Sony // 1999 // 82 Minutes // Rated R
Reviewed by Judge David Johnson // March 30th, 2009
Prepare to become obsolete.
Jena-Claude Van Damme's putrid superman sequel receives a half-baked Blu-ray release.
Years after the original Universal Soldier cluster-F, Luc Deveraux (Van Damme) has taken a job in the resurgent Unisol program, which, if you didn't know, takes dead soldiers, reanimates them, infuses them with super strength and hooks them up to a central computer named Seth (Michael Jai White). The tests and experiments are moving along swimmingly and perhaps some day soon America will be able to use these shambling, gun-toting corpses on the battlefield.
The army blows into town to pull the plug on the project. That pisses off Seth, who promptly takes over the facility and instructs the Unisols to go haywire. It's up to Luc and an incredibly irritating television reporter to find a way to defeat Seth and his minions before they wipe out humanity and build a new population of universal soldiers using tubes and wires from the local Radio Shack or something.
Crappy movie and a far cry from the '80s-style red-meat awesomeness that was the original Universal Soldier. Van Damme's follow-up is a corny, low-budget affair that pursues a disjointed, derivative story and intertwines it with haphazard action staging and excruciating dialogue.
But, hey, Bill Goldberg's in this! Capitalizing on the guy's wrestling fame, the filmmakers drafted him to play one of the primary heavies. His gimmick: he just won't die, and is aided considerably in that effort from Luc's willingness to let him lie helpless under the rear wheels of a truck when he could have stuffed a grenade in his mouth or stabbed him in the face. Like any movie featuring the built-in audience draw of a well-known wrestler, Goldberg is allowed to execute his "special moves," which might have appealed to fans ten years ago but would likely be only meant with yawning disinterest by today's crop of bodyslam aficionados. As an added bonus, he's given the corniest lines in the movie.
Van Damme gives it his all, apparently unaware of the level of horribleness that this movie rises to, and as is his trademarks: a) performs several flying, spinning jumpkicks and b) takes a series of monumental ass-whoopings. Michael Jai White snarls a lot and flexes his pectorals with verve. Then there's the heroine and Luc's sidekick, the plucky reporter whose main focus is "getting the story" even while her life is in constant danger and people are suffering massive gun shot trauma. Plus, she's abrasive and it's never fully explained why army brass let her hang around such a volatile war zone.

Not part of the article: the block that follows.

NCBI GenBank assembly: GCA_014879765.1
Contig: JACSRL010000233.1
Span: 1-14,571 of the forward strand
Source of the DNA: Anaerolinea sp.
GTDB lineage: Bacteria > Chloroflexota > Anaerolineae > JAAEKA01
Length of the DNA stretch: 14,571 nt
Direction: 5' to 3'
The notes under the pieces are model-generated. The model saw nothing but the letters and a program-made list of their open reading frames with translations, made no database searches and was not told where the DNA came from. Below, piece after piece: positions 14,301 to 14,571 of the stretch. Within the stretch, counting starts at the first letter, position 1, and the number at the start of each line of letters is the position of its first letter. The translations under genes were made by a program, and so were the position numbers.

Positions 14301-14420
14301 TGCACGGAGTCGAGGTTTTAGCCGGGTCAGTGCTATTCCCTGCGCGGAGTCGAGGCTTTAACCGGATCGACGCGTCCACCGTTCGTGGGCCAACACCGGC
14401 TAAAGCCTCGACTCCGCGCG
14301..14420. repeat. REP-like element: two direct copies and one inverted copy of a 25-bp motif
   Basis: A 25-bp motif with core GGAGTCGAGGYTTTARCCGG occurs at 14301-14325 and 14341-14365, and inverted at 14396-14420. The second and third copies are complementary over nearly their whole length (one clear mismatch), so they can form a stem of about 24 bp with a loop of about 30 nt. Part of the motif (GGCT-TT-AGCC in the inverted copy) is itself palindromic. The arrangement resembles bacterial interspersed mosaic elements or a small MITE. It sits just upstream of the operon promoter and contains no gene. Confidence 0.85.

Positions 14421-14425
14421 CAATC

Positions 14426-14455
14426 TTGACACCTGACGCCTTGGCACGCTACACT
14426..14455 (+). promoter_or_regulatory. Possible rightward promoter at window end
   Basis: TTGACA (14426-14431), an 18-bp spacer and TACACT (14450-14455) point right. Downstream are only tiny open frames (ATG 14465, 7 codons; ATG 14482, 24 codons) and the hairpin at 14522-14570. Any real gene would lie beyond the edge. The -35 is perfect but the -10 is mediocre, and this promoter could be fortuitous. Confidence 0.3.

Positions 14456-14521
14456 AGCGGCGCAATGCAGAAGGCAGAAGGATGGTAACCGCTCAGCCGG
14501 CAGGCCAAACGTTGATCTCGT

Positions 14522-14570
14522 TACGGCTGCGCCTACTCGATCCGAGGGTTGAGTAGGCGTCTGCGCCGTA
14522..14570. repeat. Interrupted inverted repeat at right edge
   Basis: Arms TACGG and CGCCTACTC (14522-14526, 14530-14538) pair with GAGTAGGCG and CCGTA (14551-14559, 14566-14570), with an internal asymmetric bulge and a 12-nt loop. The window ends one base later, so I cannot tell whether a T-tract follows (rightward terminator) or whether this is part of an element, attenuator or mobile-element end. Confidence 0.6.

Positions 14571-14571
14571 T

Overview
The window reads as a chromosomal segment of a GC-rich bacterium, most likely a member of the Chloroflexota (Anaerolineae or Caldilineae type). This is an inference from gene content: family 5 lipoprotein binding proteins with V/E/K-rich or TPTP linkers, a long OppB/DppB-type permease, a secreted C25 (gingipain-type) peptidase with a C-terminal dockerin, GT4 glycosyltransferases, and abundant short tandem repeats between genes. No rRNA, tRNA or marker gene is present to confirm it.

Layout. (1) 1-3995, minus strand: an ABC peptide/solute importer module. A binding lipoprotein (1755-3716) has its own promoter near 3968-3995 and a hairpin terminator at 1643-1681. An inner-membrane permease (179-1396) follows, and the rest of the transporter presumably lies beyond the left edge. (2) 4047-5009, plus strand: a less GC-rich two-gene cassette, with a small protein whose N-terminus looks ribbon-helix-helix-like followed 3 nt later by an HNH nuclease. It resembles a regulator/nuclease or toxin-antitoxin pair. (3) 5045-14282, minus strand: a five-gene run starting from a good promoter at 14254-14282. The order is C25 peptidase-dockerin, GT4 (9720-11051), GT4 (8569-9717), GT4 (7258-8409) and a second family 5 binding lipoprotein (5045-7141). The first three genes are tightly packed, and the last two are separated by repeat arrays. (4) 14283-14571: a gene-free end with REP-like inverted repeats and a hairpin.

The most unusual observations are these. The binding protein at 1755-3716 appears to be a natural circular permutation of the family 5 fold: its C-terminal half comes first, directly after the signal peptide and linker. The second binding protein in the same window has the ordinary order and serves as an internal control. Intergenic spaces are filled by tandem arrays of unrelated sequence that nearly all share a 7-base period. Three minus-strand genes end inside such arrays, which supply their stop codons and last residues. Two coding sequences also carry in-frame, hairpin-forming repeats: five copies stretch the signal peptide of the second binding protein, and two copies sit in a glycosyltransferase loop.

There are a lot of those questions that are ignored because it would be just too much trouble concocting a coherent script that answers them. Who had the bright idea to link all the soldiers and the facility's infrastructure to a giant computer brain that is apparently so insecure it will unleash the apocalypse because the head scientist is having an anxiety attack? And what's with the eight hour window before the computer's memory wipe? If the wipe needs to happen that means there's a worst-case scenario involving rebellion and techno-sentience and wholesale slaughter why not make the window, say ten minutes? How come Luc runs away from the army, putting himself and his daughter at risk? And why does that seedy strip bar have a blazing dial-up connection?
If you desire to embark on an intellectual voyage to address these plot points, then Sony hopes you'll be willing to pony up the pesos for its high-def treatment of the film. Unfortunately, this release does absolutely nothing for me. The 1.85:1 transfer is soft and represents only the slightest upgrade in visual fidelity. The Lionsgate treatment of Universal Soldier utterly shames this. The audio fares better, spinning out an active Dolby TrueHD 5.1 mix that pounds low during the multitude of explosions and engages the surrounds with solid effects work. Extras are a disappointing rehash of standard-def materials: one of the cheesiest making-of featurettes I've seen, a segment on Michael Jai White's workout routine and a retrospective mash-up of Van Damme's movie career.
Well, there's, uh...and this one part was...nah, this movie sucks.
Universal Soldier: The Return is third-rate, sci-fi action rubbish and an under-performing Blu-ray does nothing to improve its standing.
Guilty. This one should have stayed dead.
Review content copyright © 2009 David Johnson; Site layout and review format copyright © 1998 - 2014 HipClick Designs LLC
Scales of Justice
* 1.85:1 Non-Anamorphic (1080p)
* TrueHD 5.1 Surround (English)
* TrueHD 5.1 Surround (French)
* TrueHD 5.1 Surround (Portuguese)
* Dolby Digital 5.1 Surround (Spanish)
Running Time: 82 Minutes
Release Year: 1999
MPAA Rating: Rated R